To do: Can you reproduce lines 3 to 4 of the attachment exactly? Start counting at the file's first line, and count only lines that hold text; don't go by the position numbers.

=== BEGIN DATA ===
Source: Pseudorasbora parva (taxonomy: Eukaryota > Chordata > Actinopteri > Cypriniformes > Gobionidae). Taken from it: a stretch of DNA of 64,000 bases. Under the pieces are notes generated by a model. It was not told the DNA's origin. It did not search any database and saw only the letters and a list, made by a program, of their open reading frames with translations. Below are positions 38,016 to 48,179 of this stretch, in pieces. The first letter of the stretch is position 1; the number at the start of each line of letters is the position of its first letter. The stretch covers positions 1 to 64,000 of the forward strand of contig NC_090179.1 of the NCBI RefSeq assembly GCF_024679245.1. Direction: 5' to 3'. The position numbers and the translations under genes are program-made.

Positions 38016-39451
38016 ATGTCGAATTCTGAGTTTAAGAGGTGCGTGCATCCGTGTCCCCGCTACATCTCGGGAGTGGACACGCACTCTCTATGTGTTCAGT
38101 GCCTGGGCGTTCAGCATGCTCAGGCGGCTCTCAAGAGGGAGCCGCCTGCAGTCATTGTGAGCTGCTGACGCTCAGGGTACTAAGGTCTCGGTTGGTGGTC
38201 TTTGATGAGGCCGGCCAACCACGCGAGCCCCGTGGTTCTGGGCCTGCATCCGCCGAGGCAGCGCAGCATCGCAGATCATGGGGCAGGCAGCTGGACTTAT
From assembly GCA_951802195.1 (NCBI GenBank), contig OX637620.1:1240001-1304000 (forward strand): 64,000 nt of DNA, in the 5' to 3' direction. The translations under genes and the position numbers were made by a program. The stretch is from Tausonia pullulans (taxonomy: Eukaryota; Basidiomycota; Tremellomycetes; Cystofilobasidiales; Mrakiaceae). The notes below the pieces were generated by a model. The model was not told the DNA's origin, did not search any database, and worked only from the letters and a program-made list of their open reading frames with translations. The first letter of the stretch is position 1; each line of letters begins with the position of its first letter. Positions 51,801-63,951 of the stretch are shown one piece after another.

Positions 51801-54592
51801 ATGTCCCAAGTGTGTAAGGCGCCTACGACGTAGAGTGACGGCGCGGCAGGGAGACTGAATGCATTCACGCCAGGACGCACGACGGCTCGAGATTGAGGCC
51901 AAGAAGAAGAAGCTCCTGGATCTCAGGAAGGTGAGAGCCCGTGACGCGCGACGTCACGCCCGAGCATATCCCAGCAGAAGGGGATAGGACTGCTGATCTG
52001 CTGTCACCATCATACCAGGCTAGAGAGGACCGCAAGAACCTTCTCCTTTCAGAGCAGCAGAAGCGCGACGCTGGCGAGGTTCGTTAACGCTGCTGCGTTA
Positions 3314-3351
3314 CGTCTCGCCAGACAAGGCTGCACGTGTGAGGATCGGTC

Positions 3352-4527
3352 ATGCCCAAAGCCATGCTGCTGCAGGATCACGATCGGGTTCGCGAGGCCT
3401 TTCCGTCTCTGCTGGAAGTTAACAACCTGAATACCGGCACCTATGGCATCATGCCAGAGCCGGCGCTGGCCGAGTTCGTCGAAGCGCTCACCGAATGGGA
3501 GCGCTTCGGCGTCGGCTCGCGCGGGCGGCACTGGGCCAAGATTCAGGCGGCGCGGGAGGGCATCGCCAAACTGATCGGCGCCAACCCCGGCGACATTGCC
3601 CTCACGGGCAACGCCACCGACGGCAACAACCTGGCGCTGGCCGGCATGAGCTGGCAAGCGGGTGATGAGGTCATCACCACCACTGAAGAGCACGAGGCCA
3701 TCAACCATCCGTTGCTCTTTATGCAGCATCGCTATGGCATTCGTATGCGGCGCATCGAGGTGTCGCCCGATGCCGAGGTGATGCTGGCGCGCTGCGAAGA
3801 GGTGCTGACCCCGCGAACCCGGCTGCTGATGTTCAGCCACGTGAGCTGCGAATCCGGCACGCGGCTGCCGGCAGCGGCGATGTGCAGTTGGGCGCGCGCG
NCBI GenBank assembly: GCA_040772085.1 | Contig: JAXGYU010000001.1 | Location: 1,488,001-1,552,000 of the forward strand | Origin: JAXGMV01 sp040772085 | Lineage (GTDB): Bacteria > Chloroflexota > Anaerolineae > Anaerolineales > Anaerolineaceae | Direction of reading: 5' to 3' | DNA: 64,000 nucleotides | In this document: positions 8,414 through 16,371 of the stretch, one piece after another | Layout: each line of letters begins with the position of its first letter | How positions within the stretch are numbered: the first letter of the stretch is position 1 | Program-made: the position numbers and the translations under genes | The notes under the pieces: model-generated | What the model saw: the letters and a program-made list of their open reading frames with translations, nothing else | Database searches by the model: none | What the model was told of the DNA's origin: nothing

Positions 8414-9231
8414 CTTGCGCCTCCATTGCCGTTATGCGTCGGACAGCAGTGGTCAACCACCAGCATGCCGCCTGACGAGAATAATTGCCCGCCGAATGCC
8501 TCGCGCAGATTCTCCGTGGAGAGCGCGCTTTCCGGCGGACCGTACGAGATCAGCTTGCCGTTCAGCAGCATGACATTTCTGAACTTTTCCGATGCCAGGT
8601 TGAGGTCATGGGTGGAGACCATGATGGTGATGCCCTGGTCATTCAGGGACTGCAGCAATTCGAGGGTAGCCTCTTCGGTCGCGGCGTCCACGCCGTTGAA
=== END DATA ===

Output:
38016 ATGTCGAATTCTGAGTTTAAGAGGTGCGTGCATCCGTGTCCCCGCTACATCTCGGGAGTGGACACGCACTCTCTATGTGTTCAGT
38101 GCCTGGGCGTTCAGCATGCTCAGGCGGCTCTCAAGAGGGAGCCGCCTGCAGTCATTGTGAGCTGCTGACGCTCAGGGTACTAAGGTCTCGGTTGGTGGTC